SKA ASKAP Phased Array

    As a result, EMU alone will raise the number of radio sources to about 70 million, compared to the 2.5 million sources discovered so far by all radio telescopes in the world over the entire history of radio astronomy.

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    The graph shows two spikes in number of radio sources detected in major surveys over the years, from the birth of radio astronomy to the next-generation surveys. Ray Norris, Author provided.

    A change in radio astronomy

    This huge surge in humankind’s knowledge of the radio sky has several consequences.

    First, we expect to answer some of the major questions in astrophysics, such as understanding why super-massive black holes seem so common in the universe, how that regulates the growth and evolution of galaxies and how galaxies swarm together to form clusters.

    Second, it will change the way we do radio astronomy. At the moment, if I want to know what a galaxy looks like at radio wavelengths, chances are I’ll have to win time competitively on a major radio telescope to study my galaxy.

    But I’ll soon be able to go to the web and observe my galaxy in data already collected by EMU or one of the other mega-projects. So most radio astronomy will be done by a web search rather than by a new observation. The role of major radio telescopes will change from finding new objects to studying known objects in exquisite detail.

    Third, it will change the way that astronomers do their astronomy at other wavelengths. At the moment, only a small minority of galaxies have been studied at radio wavelengths.

    From now on, most galaxies being studied by the average astronomer will have excellent radio data. This adds a new tool that can routinely be used to uncover the physics of galaxies, opening wide the radio window on the universe.

    Fourth, having such large volumes of data changes the way we do science. For example, if I want to understand how the gravitational field of nearby galaxies bends light from distant galaxies, I currently find the best single example I can, and spend night after night on the telescope to study the process in detail.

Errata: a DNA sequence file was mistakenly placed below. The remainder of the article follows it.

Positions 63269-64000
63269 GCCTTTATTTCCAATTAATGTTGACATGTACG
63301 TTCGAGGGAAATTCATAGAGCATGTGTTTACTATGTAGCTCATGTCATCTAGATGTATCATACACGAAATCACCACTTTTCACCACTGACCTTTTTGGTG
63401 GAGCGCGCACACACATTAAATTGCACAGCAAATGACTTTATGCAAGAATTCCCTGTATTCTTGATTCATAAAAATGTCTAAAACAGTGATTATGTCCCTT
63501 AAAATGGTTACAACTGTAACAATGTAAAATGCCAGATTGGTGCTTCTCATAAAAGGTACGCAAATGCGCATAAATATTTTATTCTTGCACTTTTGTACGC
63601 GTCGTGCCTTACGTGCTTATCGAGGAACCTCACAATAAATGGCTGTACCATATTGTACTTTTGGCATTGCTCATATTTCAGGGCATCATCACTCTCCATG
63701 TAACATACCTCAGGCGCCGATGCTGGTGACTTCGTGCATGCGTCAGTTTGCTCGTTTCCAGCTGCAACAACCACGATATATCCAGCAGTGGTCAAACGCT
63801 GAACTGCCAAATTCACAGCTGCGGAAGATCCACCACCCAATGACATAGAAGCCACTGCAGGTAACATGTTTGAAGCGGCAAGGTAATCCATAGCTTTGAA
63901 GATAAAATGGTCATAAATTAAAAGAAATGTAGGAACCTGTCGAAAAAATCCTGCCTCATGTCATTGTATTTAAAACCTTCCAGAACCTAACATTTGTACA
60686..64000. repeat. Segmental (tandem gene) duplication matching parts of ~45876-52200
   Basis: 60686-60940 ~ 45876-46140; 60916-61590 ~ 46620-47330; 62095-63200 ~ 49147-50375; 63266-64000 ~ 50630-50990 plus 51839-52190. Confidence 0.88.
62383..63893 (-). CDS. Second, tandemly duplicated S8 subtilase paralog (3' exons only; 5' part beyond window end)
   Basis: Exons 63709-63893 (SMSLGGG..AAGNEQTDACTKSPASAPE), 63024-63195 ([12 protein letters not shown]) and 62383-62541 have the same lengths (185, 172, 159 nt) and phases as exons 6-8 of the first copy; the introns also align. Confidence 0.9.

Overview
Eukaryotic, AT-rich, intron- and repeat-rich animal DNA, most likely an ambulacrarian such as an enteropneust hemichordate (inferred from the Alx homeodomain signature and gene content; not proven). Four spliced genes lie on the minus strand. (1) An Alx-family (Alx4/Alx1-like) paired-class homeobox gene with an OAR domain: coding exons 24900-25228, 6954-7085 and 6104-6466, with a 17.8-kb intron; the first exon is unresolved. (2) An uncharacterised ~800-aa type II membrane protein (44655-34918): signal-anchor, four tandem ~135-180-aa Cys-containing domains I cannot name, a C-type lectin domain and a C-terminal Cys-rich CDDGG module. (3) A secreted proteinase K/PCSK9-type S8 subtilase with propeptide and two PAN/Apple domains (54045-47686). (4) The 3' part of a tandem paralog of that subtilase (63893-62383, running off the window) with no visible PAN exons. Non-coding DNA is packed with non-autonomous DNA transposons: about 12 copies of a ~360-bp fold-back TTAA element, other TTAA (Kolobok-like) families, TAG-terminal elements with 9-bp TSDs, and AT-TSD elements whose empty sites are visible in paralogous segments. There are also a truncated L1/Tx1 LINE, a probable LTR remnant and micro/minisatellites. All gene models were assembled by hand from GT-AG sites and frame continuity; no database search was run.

In future, I will be able to correlate the millions of background galaxies with the millions of foreground galaxies, using data downloaded from the web to understand the process in even greater detail.

    Fifth, and probably most importantly, history tells us that when we observe the universe in a new way, we tend to stumble across new objects or new phenomena that we didn’t even suspect were there. Pulsars, quasars, dark energy and dark matter were all found in this way.

    4
    Radio astronomy may reveal more about the supermassive black hole, typically found at the heart of many galaxies. ESO/L. Calçada/Artists impression, CC BY.

    New discoveries

    So what can we expect these new radio projects to discover? We have no idea, but history tells us that they are almost certain to deliver some major surprises.

    Making these new discoveries may not be so simple. Gone are the days when astronomers could just notice something odd as they browse their tables and graphs.

    Nowadays, astronomers are more likely to be distilling their answers from carefully-posed queries to databases containing petabytes of data. Human brains are just not up to the job of making unexpected discoveries in these circumstances, and instead we will need to develop “learning machines” to help us discover the unexpected.

    With the right tools and careful insight, who knows what we might find.

    See the full article here .

    [All of this is happening while in the U.S. the NSF is seeking to defund Radio Astronomy. They have already dropped the Greenbank Observatory which has some protection in a $2 million/yr 5 year contract with Uri Milner’s Breakthrough Listen project

    Breakthrough Listen Project

    1

    Lick Automated Planet Finder telescope, Mount Hamilton, CA, USA



    GBO radio telescope, Green Bank, West Virginia, USA


    CSIRO/Parkes Observatory, located 20 kilometres north of the town of Parkes, New South Wales, Australia

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    SKA/ASKAP radio telescope at the Murchison Radio-astronomy Observatory (MRO) in Mid West region of Western Australia

    So what can we expect these new radio projects to discover? We have no idea, but history tells us that they are almost certain to deliver some major surprises.

    Making these new discoveries may not be so simple. Gone are the days when astronomers could just notice something odd as they browse their tables and graphs.